On our route there were only a couple small thunderstorm cells to deviate around in western Oklahoma, and the ride was very smooth. It looked like we would be back almost 40 minutes earlier than scheduled, which made the Captain very happy. He commutes from Atlanta and we had a flight scheduled out to ATL
at 10:44pm. If we had been on schedule he would miss it by 16 minutes and would have to wait for a Delta flight at 1:30 in the morning. Instead it looked like he’d have almost 20 minutes to make it – if we had a gate. I checked the FMGS route for the descent and made sure all the altitude and airspeed restrictions were in place. Soon ATC told us to speed up – we were first in line to get to LAS
. We both smiled at each other and I dialed in a little more speed. Once starting the descent over the Grand Canyon (not very spectacular at night – just a big black spot with no lights anywhere) ATC told us to ignore any speed restrictions on the descent. Even better, when the Captain checked with our operations people they said our gate would be open. Sometimes it is better to be lucky than good. I slid the plane down the final approach path without having to deal with slower aircraft ahead of us and made a very nice landing on 25L. LAS
had tied a record high temperature that day with 115 degrees, but it had cooled to an only slightly less miserable 104 when we landed. We pulled into gate B22 at 10:29pm. The Captain did his shutdown checks, said goodbye, and dashed off for his flight to Atlanta. I made sure the cockpit was cleaned up, the lights were dimmed, and the plane ready for its next leg to Vancouver Canada.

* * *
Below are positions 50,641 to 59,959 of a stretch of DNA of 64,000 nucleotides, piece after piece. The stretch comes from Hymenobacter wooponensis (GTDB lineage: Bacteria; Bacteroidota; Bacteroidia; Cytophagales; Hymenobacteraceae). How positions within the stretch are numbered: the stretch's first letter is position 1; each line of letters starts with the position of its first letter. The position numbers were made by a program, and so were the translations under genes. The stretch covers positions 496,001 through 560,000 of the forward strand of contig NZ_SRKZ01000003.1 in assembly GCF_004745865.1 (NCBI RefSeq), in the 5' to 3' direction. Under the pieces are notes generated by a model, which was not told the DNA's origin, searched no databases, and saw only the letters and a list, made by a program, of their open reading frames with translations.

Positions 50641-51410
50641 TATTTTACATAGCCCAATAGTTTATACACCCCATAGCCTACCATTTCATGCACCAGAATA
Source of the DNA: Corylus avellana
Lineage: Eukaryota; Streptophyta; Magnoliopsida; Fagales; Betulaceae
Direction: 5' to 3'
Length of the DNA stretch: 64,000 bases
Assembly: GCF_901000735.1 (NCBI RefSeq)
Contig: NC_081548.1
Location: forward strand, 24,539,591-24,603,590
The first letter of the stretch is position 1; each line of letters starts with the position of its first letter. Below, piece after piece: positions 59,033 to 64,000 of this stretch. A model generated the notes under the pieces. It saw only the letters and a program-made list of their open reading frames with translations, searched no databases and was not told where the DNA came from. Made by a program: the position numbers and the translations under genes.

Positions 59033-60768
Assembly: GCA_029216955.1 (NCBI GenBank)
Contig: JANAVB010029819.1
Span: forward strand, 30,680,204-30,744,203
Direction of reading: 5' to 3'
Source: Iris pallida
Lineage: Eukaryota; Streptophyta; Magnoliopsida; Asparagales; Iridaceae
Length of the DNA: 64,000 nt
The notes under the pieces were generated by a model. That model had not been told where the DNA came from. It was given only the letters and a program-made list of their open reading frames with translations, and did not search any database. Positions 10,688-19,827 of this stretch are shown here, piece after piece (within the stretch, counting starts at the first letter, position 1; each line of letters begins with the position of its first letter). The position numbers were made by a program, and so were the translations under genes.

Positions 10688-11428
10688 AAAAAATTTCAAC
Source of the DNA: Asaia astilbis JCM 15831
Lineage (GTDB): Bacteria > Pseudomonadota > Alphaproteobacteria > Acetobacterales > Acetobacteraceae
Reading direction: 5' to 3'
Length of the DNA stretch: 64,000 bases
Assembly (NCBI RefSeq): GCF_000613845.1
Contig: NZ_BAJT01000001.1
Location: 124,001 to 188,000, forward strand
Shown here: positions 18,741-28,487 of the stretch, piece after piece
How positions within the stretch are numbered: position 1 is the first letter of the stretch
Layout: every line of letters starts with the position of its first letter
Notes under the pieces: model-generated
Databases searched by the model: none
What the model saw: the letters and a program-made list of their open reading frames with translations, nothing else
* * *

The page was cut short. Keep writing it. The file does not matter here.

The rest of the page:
My trip included four days of flying, six legs, three landing for myself (all at night), six different aircraft, and two instrument approaches. The trip totaled 22.4 hour of flight time, 19 of that at night.
As for myself I had until midnight for my return flight back home to Seattle. I read the rest of that day’s paper, then boarded flight 898 where there was one seat left in first class, so I didn’t have to sit on the jumpseat in the cockpit. I was still on ‘red-eye’ time and wasn’t sleepy, so I fired up my laptop and finished off this report. The cabin is dark except for the light from my computer, the air is smooth and everyone else around me is sleeping. The lights of Seattle are visible ahead and we’ve just begun the descent. Home again for three days, then I repeat this trip all over again. Yes, I do love this job.
One smooth landing is skill. Two in a row is luck. Three in a row and someone is lying.